The Hundred-Foot Journey Review
Click here to buy posters
In Association with
Sometimes, a first novel is brilliantólike this one! Author Richard C. Moraisís debut, The Hundred-Foot Journey, follows a likable character, Hassan Haji, whose life revolves around food preparation. Consider this book a seven-course gourmet meal.

We get to know Hassan Haji as a boy, the son of restaurateurs. Business is booming due to the familyís Machli ka salan (fish curry) recipe, and Hassan is taught well by his Papa to select the freshest catch at the fish marketówhich is captured so vividly that you can picture every glorious detail.

The familyís hasty retreat to London, following a tragedy, could have been dreary, but Hassanís coming-of-age experiences get things rolling again. Descriptions of his Anglo Peacock (ambitious second-generation immigrants) friends are funny, too.

Chef Mallory is a thorn in Hassanís side from the day the family moves to Switzerland. Her character transformation from rival to mentor is pure artistry on the writerís part. I can think of only one actress capable of transforming herself into the self-possessed Madame Mallory for the movie version: Meryl Streep. (Oh, I do hope thereís a movie version!)

The other female characters are also well developed, from the fragile sous chef to Hassanís no-nonsense sister and their senile Auntie.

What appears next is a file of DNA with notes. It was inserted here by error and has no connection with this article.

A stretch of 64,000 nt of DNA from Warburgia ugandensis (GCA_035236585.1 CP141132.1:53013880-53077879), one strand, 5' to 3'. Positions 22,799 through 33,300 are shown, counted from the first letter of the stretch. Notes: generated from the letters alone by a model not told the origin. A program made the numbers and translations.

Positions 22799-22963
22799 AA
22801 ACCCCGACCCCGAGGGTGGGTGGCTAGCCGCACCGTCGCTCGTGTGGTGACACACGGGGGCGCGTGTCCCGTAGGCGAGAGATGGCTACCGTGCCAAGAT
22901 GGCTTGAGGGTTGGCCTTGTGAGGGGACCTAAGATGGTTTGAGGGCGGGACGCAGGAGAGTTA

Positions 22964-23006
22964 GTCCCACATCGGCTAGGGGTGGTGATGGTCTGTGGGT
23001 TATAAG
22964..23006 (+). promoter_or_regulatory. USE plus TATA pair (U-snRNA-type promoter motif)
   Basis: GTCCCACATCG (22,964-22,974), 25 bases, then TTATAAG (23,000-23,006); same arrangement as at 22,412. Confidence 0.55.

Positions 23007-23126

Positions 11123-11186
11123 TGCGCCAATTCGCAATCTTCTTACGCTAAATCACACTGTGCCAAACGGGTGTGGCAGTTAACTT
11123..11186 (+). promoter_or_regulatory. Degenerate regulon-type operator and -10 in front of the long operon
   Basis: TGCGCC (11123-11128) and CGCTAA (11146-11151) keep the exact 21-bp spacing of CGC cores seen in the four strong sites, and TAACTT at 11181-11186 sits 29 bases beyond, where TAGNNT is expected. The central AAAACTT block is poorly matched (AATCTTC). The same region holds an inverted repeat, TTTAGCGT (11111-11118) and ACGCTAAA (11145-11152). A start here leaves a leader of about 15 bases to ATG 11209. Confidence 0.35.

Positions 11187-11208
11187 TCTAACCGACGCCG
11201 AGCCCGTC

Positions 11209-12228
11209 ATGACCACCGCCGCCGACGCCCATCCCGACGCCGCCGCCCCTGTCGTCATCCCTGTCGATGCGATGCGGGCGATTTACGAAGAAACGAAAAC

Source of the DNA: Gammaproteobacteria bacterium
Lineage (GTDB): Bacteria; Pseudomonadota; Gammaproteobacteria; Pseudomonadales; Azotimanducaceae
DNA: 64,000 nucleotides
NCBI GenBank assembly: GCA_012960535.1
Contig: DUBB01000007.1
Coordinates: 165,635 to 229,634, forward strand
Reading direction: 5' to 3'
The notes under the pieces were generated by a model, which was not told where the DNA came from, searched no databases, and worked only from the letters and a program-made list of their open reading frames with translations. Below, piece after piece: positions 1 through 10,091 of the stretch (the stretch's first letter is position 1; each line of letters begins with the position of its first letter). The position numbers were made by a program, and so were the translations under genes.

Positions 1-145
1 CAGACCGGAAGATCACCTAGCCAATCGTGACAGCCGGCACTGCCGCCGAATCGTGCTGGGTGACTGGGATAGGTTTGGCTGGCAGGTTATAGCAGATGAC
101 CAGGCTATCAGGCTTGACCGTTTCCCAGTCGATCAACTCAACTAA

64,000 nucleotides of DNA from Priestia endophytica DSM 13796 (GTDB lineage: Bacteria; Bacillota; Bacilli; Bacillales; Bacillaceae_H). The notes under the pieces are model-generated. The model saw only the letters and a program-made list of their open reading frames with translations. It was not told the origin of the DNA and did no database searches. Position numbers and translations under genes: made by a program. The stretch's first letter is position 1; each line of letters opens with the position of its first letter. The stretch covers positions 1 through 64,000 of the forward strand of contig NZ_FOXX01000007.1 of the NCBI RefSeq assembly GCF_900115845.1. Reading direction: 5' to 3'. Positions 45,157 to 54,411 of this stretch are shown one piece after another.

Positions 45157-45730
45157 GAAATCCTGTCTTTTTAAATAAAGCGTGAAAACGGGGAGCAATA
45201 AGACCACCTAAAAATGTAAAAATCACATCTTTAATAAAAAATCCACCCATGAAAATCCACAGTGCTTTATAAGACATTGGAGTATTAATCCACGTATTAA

Morais serves up vivid surroundings and colorful characters. For a spicy entree, thereís rivalry. Jealousy and tension also build for a while, but none of it is overdone. Revenge just about finishes Hassan off before an astonishing turn of events.

Foodies will salivate at the descriptions of the culinary creations. Here is just a morsel of food prose: ďThis was my trademark dish of late fall: Siberian ptarmigan, roasted with the tundra herbs taken from the birdís own crop, and served with caramelized pears in Armagnac sauce.Ē In laymenís terms: partridge and pear in brandy sauce. But in the authorís prose, itís literary genius!

By the time I got to the last chapter, my craving for Indian food overtook me, and I went to my neighborhood Sweets restaurant. Once I had my tea spiked with garam masala, mattar paneer with rice, and palak paneer slopped over freshly baked naan, I was able to continue reading.

I carried the book with me until I devoured every delicious bite of mouth-watering fiction. In the end, all the storylines are wrapped up in a satisfying way, but this book will leave you craving more. Hassanís old love re-enters his life at the end, leaving the perfect opening for a second novel.

Submissions Contributors Advertise About Us Contact Us Disclaimer Privacy Links Awards Request Review Contributor Login
© Copyright 2002 - 2018 All rights reserved.